The built-in field expands until drift current pulling electrons back to the n-layer is just as strong as the diffusion current pulling electrons toward the p-layer. When both kinds of current are equal, the net current through the built-in field is zero, so we refer to that as a 'depletion region' where there are no free carriers to make current go either way.

If you apply an external electric field that cancels the built-in field (positive voltage on the p-layer, negative voltage on the n-layer) it pushes electrons toward the depletion region in the n-layer and pulls them away from the depletion region in the p-layer. The overall effect is to make the depletion region narrower, which makes the drift current weaker and the diffusion current stronger. The diffusion current pulls more electrons through the depletion region, and the external power source pulls them out of the p-layer while pumping new ones into the n-layer. We call that a 'forward biased diode', and the amount of current that flows through depends on how much the external field changed the size of the depletion region. The voltage-to-current ratio is exponential: increasing the forward bias voltage by about 60mV increases the current by a factor of 10.

If you apply an external electric field that makes the built-in field stronger (positive voltage on the n-layer, negative voltage on the p-layer), the depletion region gets wider. The diffusion current drops to almost nothing, and the drift current can't pull electrons through the depletion region for low external voltages. That's called a 'reverse biased diode'.

If you increase the reverse bias voltage far enough, one of two things will happen:

1) The external voltage pushes an electron into the depletion region so hard that it hits a silicon atom and knocks a second electron free (mechanical ionization). Both of those electrons hit new atoms and knock two more electrons free, etc. That's avalanche breakdown, and the amount of current that gets knocked free depends on the strength of the external electric field. That voltage-to-current ratio is also exponential, but doesn't change as dramatically as the forward-biased current.

2) The energy levels of valence electrons in the p-layer (ones shared between silicon atoms) become higher than the energy level of free electrons in the n-layer. If both layers are heavily doped, the depletion region will be narrow enough that some of the p-layer's valence electrons can hop to the n-layer through a mechanism called 'quantum tunneling'.. ending up on the other side of a barrier while provably never passing through the barrier (quantum mechanics is weird). That's the Zener effect, and its voltage-to-current ratio is also exponential at a rate roughly the same as avalanche breakdown.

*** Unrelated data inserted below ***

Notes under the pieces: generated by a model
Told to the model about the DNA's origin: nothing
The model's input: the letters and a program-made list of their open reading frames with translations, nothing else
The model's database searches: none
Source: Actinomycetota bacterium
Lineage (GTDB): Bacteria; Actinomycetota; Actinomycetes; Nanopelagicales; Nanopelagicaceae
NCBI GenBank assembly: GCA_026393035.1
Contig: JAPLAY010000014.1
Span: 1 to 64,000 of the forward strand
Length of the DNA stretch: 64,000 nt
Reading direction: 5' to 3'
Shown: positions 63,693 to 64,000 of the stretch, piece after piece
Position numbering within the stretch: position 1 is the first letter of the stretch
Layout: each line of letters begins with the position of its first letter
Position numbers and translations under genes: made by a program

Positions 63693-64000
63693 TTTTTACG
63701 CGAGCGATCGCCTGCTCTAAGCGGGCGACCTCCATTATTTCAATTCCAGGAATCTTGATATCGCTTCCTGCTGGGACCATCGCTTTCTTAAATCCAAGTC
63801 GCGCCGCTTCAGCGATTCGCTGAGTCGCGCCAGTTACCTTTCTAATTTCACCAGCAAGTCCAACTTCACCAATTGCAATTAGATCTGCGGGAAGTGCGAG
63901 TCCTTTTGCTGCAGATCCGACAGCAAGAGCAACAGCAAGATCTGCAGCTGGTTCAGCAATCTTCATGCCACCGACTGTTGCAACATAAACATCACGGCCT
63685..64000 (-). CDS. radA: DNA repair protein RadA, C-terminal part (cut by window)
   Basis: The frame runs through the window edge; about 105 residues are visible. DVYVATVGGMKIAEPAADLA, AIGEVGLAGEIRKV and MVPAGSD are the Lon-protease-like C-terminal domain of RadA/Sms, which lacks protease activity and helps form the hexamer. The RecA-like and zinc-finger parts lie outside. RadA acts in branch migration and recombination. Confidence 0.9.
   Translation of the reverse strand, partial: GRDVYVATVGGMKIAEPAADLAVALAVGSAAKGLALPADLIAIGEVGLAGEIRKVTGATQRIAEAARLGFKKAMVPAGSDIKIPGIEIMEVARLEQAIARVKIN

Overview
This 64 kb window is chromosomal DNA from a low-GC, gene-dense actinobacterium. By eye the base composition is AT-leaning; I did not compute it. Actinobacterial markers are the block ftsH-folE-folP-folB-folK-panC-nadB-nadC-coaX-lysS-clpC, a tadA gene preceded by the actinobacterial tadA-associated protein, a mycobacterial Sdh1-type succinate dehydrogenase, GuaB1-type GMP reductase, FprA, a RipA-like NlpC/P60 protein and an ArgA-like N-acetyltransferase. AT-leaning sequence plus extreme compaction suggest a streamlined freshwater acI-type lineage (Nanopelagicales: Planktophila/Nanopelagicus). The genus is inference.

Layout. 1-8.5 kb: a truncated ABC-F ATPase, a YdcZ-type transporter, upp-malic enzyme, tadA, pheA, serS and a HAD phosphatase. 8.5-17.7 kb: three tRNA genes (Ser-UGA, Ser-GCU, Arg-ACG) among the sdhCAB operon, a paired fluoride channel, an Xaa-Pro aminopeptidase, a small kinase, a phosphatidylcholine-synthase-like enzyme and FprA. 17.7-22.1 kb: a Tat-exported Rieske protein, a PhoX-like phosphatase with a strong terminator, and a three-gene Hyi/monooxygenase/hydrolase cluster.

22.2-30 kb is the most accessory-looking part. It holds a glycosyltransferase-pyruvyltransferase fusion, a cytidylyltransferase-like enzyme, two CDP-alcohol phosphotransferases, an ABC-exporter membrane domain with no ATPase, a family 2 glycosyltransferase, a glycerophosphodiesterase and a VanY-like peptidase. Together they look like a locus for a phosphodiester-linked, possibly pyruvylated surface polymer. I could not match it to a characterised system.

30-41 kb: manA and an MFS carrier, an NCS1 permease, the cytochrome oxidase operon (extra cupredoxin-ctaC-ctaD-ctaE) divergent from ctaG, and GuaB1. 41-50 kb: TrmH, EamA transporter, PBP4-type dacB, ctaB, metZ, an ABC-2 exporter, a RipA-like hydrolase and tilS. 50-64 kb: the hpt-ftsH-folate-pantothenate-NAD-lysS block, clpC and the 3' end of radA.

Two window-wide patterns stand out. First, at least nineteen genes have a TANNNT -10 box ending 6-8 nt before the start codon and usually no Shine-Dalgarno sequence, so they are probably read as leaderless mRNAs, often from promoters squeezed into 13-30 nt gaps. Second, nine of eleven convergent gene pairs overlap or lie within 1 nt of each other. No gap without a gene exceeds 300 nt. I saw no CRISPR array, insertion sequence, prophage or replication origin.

Either way, breakdown diodes behave like nonlinear resistors: putting more voltage across them sends more current through them. The ratio isn't as simple as V=IR, but if you know the voltage-to-current function of a breakdown diode you can calculate the current from voltage, or the voltage from current.

We normally use breakdown diodes to create reference voltages, so it makes sense to calculate the voltage in terms of the current.

We know how to build circuits that produce a specific amount of current across a wide range of voltages, so if we know a diode's reverse voltage to current curve is within 1% of 25V when the current flowing through it is 10mA, we can build a circuit to deliver that 10mA. Running the current through the diode gives us a 25V +/-1% voltage reference that's reasonably stable and predictable.

That isn't the only point on the diode's voltage-to-current curve though. At 5mA, the reverse-bias voltage might be 20V. At 15mA, the voltage might be 35V.

We generally prefer to operate avalanche-breakdown and Zener diodes at the point where their voltage-to-current curve has a slope close to 1. That way small errors in the current create small errors in the voltage, but we can also be confident that 10,000 diodes operating at the same current will conduct well enough to put them all near the same voltage. Historically, we've designed diodes so that occurs when the current is near 5mA or 10mA. That way a voltage buffer with 10k to 100k of input impedance won't pull enough current away from the diode to change the reference voltage much.